Should—and will—Palestinians seek a confederation with Jordan? Daoud Kuttab, a leading Palestinian journalist, writes in the Atlantic that it’s not out of the realm of possibility.
Kuttab uses as his foundation a statement from former Israeli Prime Minister Yitzhak Rabin, who told him during an interview in 1993 that he envisioned Palestine becoming a part of Jordan.
Other evidence used by Kuttab to demonstrate his point includes a speech given by Taher al Masri, Jordan’s Prince Hassan bin Talal, who said in a recent speech that the West Bank is part of the Hashemite Kingdom of Jordan, which includes “both banks of the [Jordan] River.” Bin Talal added that he “did not personally oppose the two-state solution,” but that the solution is irrelevant at the current stage.
Also in October, former PLO leader Farouk al Qadoumi, one of the founders of the PLO’s Fatah movement, gave an interview to the London-based Al Quds Al Arabi in which he suggested the return of the West Bank to Jordanian control as part of a federation or a confederation. A PLO official rejected the idea but as Kuttab writes “earlier this month, Al-Quds Al-Arabi reported that Abbas informed several PLO leaders ‘to be prepared for a new confederation project with Jordan and other parties in the international community.'”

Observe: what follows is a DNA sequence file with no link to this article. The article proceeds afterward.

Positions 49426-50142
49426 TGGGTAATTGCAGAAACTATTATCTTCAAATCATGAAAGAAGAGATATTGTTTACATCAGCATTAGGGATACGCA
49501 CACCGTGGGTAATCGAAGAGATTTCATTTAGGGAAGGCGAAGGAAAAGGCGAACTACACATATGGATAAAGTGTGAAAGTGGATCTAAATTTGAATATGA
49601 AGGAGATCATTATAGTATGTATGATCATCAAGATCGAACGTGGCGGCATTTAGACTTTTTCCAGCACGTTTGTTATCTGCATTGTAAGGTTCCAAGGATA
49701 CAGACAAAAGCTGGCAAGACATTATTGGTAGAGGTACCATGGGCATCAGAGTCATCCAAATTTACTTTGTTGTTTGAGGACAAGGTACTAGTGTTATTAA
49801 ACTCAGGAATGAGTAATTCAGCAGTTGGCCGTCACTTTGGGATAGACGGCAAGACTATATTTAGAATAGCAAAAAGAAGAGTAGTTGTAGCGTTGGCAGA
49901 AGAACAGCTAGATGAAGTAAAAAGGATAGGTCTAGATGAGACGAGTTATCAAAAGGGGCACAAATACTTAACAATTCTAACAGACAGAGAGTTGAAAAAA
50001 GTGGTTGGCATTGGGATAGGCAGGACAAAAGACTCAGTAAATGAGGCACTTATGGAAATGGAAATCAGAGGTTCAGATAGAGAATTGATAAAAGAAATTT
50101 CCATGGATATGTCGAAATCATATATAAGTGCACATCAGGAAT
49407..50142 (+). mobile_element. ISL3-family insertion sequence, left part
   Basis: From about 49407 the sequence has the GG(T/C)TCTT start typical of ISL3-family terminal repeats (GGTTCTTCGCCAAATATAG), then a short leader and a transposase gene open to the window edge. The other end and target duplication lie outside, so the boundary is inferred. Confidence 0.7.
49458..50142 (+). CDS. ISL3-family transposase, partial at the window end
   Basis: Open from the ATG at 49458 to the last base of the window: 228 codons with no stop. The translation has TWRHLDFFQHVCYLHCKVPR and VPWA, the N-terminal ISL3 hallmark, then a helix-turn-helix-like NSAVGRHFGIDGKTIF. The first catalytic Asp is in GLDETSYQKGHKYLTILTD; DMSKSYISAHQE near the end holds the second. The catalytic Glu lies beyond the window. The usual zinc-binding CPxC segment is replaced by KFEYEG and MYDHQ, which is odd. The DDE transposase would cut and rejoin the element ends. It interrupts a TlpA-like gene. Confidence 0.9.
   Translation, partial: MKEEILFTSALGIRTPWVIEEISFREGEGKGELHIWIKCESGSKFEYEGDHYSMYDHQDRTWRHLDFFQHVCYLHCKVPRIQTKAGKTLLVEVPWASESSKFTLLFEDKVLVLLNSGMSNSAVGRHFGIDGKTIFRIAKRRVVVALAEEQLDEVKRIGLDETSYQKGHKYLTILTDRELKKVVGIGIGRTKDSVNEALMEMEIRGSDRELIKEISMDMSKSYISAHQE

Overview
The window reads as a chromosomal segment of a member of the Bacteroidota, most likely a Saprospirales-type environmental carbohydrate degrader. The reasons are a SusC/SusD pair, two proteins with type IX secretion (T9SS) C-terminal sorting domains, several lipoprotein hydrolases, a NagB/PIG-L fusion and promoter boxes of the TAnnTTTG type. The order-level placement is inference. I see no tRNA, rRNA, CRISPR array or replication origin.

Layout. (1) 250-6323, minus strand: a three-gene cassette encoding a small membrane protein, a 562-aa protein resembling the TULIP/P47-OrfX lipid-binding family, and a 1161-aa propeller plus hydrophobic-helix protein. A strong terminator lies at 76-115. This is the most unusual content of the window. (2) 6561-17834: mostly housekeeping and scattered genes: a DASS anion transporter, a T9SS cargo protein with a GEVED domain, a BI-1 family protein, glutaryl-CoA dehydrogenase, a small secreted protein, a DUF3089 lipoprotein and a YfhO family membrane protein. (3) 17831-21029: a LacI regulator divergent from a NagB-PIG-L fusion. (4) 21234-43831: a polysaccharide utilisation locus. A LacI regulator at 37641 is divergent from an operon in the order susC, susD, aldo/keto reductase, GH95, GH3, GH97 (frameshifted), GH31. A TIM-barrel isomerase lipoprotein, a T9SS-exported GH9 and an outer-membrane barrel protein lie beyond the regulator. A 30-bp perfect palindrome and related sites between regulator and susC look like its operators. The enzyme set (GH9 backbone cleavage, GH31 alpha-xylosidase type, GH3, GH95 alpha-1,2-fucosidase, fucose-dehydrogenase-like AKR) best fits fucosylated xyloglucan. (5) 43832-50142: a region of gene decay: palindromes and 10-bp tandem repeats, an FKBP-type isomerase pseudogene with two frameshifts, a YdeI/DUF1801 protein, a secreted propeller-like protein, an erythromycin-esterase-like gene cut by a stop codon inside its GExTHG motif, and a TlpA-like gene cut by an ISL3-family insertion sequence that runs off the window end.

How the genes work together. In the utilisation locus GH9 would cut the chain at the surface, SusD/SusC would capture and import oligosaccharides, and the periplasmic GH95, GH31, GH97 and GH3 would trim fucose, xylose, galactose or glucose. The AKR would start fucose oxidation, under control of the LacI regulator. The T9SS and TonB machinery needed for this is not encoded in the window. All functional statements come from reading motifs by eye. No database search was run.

The idea isn’t so out of hand, and would even make sense to many, Kuttab writes. “With the Israelis claiming that the Palestinians might repeat the Gaza rocket problem if they withdraw from the West Bank, the idea of a Jordanian security role in the West Bank can defuse such Israeli concerns.”
But, despite this fact, it seems an unlikely prospect. “The suggestion that Jordan returns to a direct role that can include sovereign control (and therefore responsibility) for the West Bank is a long shot for most Palestinians — and more importantly, Jordanians,” Kuttab writes.